Kook, Rabbi Avraham Yitzhak Hacohen
- (1865-1935)First chief Ashkenazi rabbi of Palestine (1921-35). Born in Griva, Latvia, he studied in various eastern European yeshivot and served as rabbi for a number of communities. In 1904, he settled in Palestine where he served as rabbi of the Jewish community of Jaffa. Stranded in Europe during World War I, he returned to Palestine in 1919 and became the rabbi of the Ashkenazi community of Jerusalem. When the chief rabbinate of Palestine was established in 1921, he was chosen Ashkenazi chief rabbi and held that position until his death. He developed a nationalist-religious philosophy and pursued the Zionist ideal, believing that the building of the secular state of Israel played a crucial role in the spiritual redemption of the Jewish people. He established his own yeshiva in Jerusalem (Merkaz Harav), where he focused on the ideal of a religious-national renaissance for the Jewish people. He was outspoken in his criticism of the administration of the British mandate in Palestine. He established the theological basis for the National Religious or Religious Zionist Movement. He died in Jerusalem.
Historical Dictionary of Israel. Bernard Reich David H. Goldberg. Edited by Jon Woronoff..
Look at other dictionaries:
Kook, Rabbi Zvi Yehuda — (1891 1982) Born in Lithuania, he was educated at Jewish religious schools as well as at universities in Germany. He immigrated (see ALIYA) with his parents to Palestine in 1904, where his father, Rabbi Avraham Yitzhak Hacohen Kook, later… … Historical Dictionary of Israel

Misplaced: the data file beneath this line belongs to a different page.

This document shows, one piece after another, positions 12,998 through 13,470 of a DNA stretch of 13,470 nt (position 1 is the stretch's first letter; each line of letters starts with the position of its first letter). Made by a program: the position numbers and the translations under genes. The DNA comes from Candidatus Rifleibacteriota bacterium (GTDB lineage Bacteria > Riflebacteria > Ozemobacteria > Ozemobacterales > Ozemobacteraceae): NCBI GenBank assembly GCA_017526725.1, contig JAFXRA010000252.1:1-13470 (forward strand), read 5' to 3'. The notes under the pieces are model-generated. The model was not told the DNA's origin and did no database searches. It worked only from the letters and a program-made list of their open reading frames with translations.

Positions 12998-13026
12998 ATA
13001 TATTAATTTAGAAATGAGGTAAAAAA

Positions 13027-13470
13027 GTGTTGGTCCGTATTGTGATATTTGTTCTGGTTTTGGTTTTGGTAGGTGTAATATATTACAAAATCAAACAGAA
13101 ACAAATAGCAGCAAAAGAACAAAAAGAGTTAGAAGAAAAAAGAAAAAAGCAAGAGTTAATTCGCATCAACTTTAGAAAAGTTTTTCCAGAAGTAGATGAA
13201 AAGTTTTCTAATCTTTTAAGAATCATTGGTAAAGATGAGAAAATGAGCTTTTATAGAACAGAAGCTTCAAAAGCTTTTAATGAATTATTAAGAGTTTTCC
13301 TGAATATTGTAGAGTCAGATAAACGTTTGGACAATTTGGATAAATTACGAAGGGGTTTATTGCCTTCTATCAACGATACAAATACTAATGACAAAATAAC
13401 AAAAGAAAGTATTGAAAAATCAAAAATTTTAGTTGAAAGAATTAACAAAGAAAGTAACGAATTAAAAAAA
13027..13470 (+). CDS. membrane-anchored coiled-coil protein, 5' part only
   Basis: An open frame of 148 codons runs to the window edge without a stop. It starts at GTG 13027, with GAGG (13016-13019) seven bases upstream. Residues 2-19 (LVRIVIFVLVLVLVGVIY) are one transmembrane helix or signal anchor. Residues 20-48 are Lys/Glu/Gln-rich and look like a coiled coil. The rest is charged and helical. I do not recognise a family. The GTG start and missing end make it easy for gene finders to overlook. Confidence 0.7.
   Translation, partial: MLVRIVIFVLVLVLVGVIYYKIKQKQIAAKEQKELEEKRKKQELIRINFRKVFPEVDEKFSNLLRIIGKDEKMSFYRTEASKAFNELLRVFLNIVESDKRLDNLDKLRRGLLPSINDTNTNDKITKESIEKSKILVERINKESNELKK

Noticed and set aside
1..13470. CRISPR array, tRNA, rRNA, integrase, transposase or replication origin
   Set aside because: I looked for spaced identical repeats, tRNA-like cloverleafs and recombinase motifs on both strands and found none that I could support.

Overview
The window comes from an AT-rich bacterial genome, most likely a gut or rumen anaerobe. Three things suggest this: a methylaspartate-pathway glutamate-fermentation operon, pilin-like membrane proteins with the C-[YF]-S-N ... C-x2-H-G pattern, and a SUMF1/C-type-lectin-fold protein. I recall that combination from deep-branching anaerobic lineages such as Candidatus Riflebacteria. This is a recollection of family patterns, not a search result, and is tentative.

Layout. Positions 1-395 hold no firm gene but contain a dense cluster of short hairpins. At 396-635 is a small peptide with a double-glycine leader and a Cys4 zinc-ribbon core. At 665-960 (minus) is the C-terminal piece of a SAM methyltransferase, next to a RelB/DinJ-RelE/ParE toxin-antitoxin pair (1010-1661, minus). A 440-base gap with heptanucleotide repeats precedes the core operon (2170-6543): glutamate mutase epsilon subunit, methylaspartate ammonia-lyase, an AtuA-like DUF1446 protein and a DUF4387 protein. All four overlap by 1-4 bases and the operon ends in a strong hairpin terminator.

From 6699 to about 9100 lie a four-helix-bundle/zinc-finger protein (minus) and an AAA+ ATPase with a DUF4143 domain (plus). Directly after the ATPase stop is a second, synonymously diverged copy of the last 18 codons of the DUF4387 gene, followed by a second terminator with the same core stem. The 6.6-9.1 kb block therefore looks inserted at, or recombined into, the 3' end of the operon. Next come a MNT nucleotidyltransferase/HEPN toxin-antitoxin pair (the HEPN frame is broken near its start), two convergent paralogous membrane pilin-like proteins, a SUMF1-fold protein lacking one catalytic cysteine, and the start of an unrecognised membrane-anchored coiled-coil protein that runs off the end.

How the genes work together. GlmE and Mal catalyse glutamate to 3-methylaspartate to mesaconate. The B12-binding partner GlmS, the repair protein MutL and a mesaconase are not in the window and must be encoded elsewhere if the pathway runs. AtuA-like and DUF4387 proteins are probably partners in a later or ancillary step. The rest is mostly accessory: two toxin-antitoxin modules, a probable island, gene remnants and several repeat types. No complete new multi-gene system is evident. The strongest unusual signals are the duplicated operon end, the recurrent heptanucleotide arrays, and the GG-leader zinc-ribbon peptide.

KOOK (Kuk), ABRAHAM ISAAC — (1865–1935), rabbinical authority and thinker; first Ashkenazi chief rabbi of modern Ereẓ Israel. Born in Greiva (now Griva), Latvia, Kook received the type of Jewish education that was customary in 19th century Eastern Europe. At a very early… … Encyclopedia of Judaism
Chief Rabbi — Chief Rabbinate redirects here. See also Chief Rabbinate of Israel. Chief Rabbi is a title given in several countries to the recognized religious leader of that country s Jewish community, or to a rabbinic leader appointed by the local secular… … Wikipedia
RIGHTS, HUMAN — The following article deals with the subject of human rights, their essence and the contents of various fundamental rights as reflected in the sources of Jewish Law. The interpretation of Israel s Basic Laws concerning human rights in accordance… … Encyclopedia of Judaism
Rabbinate (Chief) of Israel — The origins of the institution of the chief rabbinate of Israel date back to when Palestine was part of the Ottoman Empire. According to Ottoman regulations, the sultan would appoint one eminent Turkish rabbi as chief rabbi of the Jews of the… … Historical Dictionary of Israel
Gush Emunim — (Bloc of the Faithful) A movement that promotes the establishment of Jewish settlements in Judea, Samaria, and Gaza as a means of promoting retention of these areas, especially the West Bank. It is an aggressive settlement movement that… … Historical Dictionary of Israel
Jitzhak Schapira — ist ein israelischer Rabbiner, der mehrere Bücher veröffentlicht hat, die in Israel landesweit Aufmerksamkeit erregten. 2009 veröffentlichte er das Buch Die Thora des Königs, in welchem er schreibt, es sei Juden erlaubt Nicht Juden… … Deutsch Wikipedia
RELIGIOUS LIFE AND COMMUNITIES — Jews UNDER OTTOMAN RULE The Jews of the pre Zionist old yishuv, both sephardim (from the Orient) and ashkenazim (of European origin), dedicated their lives to the fulfillment of religious precepts: the study of the torah and the meticulous… … Encyclopedia of Judaism
List of rabbis — This is a list of prominent rabbis. Rabbis are Judaism s spiritual and religious leaders. See also : List of Jews.Rabbis: Pre Mishnaic ( Tannaim ): See Mishnah, Tannaim .* Shimon Hatzadik * Antigonus of SokhoRabbis: Pre Mishnaic ( Tannaim ) (… … Wikipedia
History of Israel — The State of Israel ( he. מדינת ישראל, Medinat Yisrael ) was established in 1948 after nearly two thousand years of Jewish dispersal, and 55 years of Zionist agitation. In the sixty years since it achieved independence, its Arab neighbours have… … Wikipedia